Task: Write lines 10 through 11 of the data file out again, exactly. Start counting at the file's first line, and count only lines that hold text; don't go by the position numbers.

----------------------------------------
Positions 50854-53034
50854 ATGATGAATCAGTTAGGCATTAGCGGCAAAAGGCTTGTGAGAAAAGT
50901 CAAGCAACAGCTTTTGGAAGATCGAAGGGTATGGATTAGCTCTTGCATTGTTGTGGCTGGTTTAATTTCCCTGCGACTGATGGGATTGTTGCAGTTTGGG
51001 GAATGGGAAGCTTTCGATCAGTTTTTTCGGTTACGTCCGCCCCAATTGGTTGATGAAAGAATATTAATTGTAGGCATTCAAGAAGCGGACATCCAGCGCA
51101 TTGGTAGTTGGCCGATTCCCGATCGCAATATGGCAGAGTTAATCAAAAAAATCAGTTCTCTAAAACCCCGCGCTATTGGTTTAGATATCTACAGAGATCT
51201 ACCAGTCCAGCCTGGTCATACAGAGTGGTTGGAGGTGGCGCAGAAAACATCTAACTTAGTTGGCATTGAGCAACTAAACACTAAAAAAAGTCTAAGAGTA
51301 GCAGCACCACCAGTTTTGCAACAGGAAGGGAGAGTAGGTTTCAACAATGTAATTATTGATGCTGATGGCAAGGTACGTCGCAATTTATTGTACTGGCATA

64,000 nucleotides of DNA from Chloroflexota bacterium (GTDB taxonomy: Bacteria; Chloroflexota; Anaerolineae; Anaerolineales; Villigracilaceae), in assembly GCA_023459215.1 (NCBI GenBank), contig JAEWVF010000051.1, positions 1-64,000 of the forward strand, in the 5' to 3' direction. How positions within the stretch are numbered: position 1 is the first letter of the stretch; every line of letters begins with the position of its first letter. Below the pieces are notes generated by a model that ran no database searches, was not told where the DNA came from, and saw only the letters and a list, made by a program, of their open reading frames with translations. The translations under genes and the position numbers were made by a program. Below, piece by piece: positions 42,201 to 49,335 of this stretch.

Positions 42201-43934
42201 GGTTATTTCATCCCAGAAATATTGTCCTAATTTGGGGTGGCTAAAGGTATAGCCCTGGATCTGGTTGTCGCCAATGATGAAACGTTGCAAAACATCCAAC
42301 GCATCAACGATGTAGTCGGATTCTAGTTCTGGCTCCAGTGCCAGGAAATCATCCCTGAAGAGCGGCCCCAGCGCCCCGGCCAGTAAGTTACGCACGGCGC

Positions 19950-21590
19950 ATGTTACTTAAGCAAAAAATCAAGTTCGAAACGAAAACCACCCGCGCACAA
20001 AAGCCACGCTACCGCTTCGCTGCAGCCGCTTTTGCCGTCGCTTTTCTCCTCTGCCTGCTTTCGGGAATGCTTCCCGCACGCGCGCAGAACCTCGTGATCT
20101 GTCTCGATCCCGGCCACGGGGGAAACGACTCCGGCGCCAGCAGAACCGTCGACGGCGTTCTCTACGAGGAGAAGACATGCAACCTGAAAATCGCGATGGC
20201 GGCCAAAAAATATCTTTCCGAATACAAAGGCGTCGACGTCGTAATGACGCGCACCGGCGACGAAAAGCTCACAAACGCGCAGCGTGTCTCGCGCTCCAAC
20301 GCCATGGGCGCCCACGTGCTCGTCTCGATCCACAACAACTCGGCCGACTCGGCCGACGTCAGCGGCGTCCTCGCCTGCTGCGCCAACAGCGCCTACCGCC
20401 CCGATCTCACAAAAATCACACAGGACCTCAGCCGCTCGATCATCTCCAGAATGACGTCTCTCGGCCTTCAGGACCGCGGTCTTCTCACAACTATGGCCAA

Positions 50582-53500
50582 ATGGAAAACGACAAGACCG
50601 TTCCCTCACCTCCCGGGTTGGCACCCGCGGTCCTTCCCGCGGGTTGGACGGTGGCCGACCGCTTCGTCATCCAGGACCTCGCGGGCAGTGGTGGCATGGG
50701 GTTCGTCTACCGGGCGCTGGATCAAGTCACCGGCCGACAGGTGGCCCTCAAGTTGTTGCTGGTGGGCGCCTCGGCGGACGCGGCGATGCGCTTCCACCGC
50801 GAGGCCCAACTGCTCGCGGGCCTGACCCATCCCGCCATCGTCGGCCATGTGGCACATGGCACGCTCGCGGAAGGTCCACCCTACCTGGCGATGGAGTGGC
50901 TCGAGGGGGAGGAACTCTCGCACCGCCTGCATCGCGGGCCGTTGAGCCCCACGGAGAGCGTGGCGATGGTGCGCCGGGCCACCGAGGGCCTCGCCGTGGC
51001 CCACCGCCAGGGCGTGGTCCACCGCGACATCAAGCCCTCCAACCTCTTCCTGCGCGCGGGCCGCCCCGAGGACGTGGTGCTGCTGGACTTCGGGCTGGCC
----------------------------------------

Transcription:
42201 GGTTATTTCATCCCAGAAATATTGTCCTAATTTGGGGTGGCTAAAGGTATAGCCCTGGATCTGGTTGTCGCCAATGATGAAACGTTGCAAAACATCCAAC
42301 GCATCAACGATGTAGTCGGATTCTAGTTCTGGCTCCAGTGCCAGGAAATCATCCCTGAAGAGCGGCCCCAGCGCCCCGGCCAGTAAGTTACGCACGGCGC